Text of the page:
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It’s Time For The Japanese Literature Challenge

It’s been a few years since I joined the Japanese Literature Challenge hosted by Meredith at It just so happens that this month’s book club read is by an author from Japan so the coincidence is too great to ignore.

The challenge runs for three months until 31st March and is the kind of reading event I like because it doesn’t involve any requirements to read a specific number of books. Plus it’s perfectly in line with my decision to have a more flexible approach to reading this year. I’m going to count it as one of the six reading events I take part in this year.

So what could I read? I’m restricting myself to books I already know but I found plenty of candidates when I did a rummage around the bookcases (physical and electronic) today. Here are my shortlisted candidates.

The Memory Police by Yoko Ogawa is a cert since that’s the book club choice. I’ve read two other books by Ogawa and had mixed reactions — Revenge which was quite a dark and macabre novel and I much preferred The Housekeeper and the Professor. Memory Police, which was shortlisted for the International Booker Prize in 2020, takes place on a mysterious island where the locals are afflicted with a strange phenomenon (objects drop out of their memories overnight. )

I’m less convinced that I’ll get to read Six Four by Hideo Yokoyama, a novel revolves around the disappearance of two teenage girls 14 years apart.. It was published with considerable buzz in 2016. But it’s a massively chunky book.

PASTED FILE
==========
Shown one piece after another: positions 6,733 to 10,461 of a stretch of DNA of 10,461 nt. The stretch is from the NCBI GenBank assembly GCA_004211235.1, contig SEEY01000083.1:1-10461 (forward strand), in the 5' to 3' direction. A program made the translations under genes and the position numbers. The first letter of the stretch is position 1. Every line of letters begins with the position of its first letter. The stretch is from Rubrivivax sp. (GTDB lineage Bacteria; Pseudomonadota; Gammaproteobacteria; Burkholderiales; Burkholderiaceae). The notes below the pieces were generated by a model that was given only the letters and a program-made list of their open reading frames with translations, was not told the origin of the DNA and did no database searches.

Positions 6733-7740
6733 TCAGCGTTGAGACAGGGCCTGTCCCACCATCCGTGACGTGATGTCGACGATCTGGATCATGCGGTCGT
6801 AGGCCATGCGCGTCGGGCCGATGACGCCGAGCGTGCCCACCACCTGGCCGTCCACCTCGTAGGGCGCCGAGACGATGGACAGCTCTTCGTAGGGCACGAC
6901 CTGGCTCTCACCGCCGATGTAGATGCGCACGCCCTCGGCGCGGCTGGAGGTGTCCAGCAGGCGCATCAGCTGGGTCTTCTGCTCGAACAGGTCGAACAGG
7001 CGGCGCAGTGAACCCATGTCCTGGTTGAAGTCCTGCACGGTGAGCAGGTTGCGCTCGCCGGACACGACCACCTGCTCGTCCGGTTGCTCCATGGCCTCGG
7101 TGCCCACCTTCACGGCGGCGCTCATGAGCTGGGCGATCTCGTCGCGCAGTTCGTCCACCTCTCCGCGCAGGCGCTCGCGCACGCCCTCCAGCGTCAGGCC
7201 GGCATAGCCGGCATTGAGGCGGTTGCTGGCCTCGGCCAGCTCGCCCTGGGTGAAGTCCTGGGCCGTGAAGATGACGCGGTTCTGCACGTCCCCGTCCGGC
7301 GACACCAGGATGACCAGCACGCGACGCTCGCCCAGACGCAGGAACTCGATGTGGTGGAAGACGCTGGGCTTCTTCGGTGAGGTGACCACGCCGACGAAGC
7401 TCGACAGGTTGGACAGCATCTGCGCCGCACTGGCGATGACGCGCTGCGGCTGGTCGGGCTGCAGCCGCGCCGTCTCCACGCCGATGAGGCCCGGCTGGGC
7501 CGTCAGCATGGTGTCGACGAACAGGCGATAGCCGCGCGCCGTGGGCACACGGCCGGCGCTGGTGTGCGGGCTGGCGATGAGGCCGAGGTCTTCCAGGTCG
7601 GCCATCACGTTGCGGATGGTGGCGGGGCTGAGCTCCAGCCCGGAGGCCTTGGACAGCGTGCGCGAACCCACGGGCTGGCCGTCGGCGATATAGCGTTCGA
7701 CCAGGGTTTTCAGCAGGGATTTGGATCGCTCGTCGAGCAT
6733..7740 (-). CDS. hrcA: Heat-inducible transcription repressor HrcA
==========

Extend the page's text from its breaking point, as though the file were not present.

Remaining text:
My only non fiction contender is A River in Darkness by Masaji Ishikawa, an account of how he fled North Korea. It might be stretching a point to include this -Ishikawa is of Japanese/Korean origins, born in Japan but taken to North Korea when he was five years old.

My e-reader has many more options which I’m shortlisting down to three books.

The Great Passage by Shion Miura chronicles the construction of a dictionary that will be a comprehensive catalog of the Japanese language but it’s theme is the way in which words affect the human experience.

I’m also drawn to A Man by Keiichiro Hirano. It has many of the elements of a detective story including a dead man, a lawyer and some strange coded letters. But the novel goes outside the genre to look at questions about identity, artistic creation and the very practice of novel writing. .

Until now I’ve avoided most of Haruki Murakami’s big title novels (like IQ84 and The Wind Up Bird Chronicle) because they have elements of magical realism which I don’t enjoy. But I do have a non fiction book that I bought thinking it would be good preparation for some new work responsibilities. But I never got around to reading Underground: The Tokyo Gas Attack and the Japanese Psyche . It’s a series of interviews that Murakami conducted with victims and perpetrators of the sarin gas attack on the Tokyo subway.

What do you think of my options for the Japanese Literature Challenge?. If you’ve read any of them would you recommend them? Are you planning to take part in this celebration of Japanese Literature?

You can also leave thoughts on social media using the hashtag #JapaneseLitChallenge14.

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